11th President of the United States: James Knox Polk (1845-1849)

James Knox Polk (November 2, 1795 – June 15, 1849) was the 11th President of the United States.

Settlement of the Oregon Territory with Britain and the acquisition of the Southwest through war with Mexico, the United States grew substantially in size.

James Knox Polk was no stranger to politics when he was elected United States President in 1844, yet he was not the favored candidate and is considered the first “dark horse” elected to the office as it would not be until the 9th ballot of the Democratic Party Convention that he was accepted as the party standard bearer.

Early Years of James Knox Polk

James Knox Polk was born in Pineville, Mecklenberg County, North Carolina. His family moved to Tennessee in his youth. He returned to study at the University of North Carolina at Chapel Hill graduating in 1818. He returned to Tennessee after graduation and continued his studies under the tutelage of a well known and respected Nashville lawyer, Felix Grundy.

With the support of Grundy he was appointed to and later elected the clerk to the Tennessee State Senate. He had during that period a short career with the local militia rising to the rank of colonel.

Polk’s elective political career really started to progress when he was elected to the Tenessee State Legislature as a Representative in 1823. This was followed by his election to the United States House of Representatives in 1825. After election to consecutive terms he became head of the powerful House Ways and Means Committee in 1833 and House Speaker in 1835.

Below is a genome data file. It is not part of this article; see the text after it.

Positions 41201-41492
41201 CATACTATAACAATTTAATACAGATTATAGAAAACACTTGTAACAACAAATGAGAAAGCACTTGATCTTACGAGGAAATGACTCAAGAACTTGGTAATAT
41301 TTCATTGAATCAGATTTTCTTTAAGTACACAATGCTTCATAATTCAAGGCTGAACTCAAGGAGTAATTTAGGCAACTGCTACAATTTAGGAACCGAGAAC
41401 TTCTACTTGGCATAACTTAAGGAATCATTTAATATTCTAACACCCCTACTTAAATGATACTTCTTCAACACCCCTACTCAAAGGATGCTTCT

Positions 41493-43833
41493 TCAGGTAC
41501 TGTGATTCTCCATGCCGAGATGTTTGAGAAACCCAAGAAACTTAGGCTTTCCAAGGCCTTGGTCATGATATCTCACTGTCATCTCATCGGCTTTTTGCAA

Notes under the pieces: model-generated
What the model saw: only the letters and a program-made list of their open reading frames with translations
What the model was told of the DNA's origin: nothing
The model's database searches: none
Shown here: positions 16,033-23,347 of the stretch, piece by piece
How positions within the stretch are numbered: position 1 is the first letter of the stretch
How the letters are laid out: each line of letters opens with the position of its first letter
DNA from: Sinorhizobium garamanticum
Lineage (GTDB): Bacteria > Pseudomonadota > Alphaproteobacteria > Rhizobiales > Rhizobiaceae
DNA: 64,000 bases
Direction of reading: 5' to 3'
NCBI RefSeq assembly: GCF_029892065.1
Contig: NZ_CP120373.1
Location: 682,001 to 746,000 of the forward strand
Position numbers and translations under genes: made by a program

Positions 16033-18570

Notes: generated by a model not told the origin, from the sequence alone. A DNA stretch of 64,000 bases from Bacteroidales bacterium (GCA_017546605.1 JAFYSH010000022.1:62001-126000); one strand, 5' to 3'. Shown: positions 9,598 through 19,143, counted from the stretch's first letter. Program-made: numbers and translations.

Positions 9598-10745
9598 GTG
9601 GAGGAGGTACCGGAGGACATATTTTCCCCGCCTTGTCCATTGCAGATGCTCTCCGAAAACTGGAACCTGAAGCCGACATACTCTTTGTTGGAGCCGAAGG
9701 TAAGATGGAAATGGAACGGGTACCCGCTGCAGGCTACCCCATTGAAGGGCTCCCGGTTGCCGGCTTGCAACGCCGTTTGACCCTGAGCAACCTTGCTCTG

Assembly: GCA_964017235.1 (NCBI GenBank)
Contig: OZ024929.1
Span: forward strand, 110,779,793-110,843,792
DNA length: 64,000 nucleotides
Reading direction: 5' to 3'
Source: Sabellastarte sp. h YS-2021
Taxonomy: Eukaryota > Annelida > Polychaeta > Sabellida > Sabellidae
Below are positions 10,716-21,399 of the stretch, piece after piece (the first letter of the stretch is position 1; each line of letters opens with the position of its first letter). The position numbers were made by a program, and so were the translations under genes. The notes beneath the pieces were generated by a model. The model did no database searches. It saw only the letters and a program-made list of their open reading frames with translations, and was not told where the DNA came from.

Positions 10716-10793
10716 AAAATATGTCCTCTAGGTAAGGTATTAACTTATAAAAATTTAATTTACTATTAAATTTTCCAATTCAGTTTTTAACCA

In 1838, the young Democratic Party in Tennessee requested that Polk consider running for Governor. He was elected and left Congress to assume this new role.

Polk was defeated for the Governorship in 1841 and again in 1843.

Presidential Politics 1844

Polk had hoped to be nominated for Vice President at the Democratic Convention. However, the party was divided. Former President Martin Van Buren had achieved a majority of the votes but not the two-thirds count required. As a compromise after hours of balloting, Polk was nominated and to balance the ticket Senator George Mifflin Dallas of Pennsylvania was chosen as his running mate.

The popular vote was quite close with just over 38,000 votes separating Polk from his chief opponent Senator Henry Clay of Kentucky, the Whig candidate, out of over 2.6 million ballots cast.

Polk as President

Polk had four major objectives in his Presidency which he laid out at the beginning of what he stated would be only one term. They were:

  • resolve the issue with Great Britain over the dispute of ownership of the Oregon Territory
  • reform of the United States banking system with an independent Treasury
  • acquire western territory particularly California
  • reduce tariffs on goods

Polk managed to achieve these goals in the single term which he sought.

Polk’s Legacy

With the resolution of the Oregon Territory the United States acquired Oregon, Idaho, Washington, and portions of Montana and Wyoming. As a result of the Mexican American War, California, Nevada, Utah, most of Arizona, and parts of New Mexico, Wyoming, and Colorado were added as well.

In total, over 1,000,000 square miles had been added to the United States.

He would survive to see his successor Zachary Taylor inaugurated, but did not live much longer dying at age 53.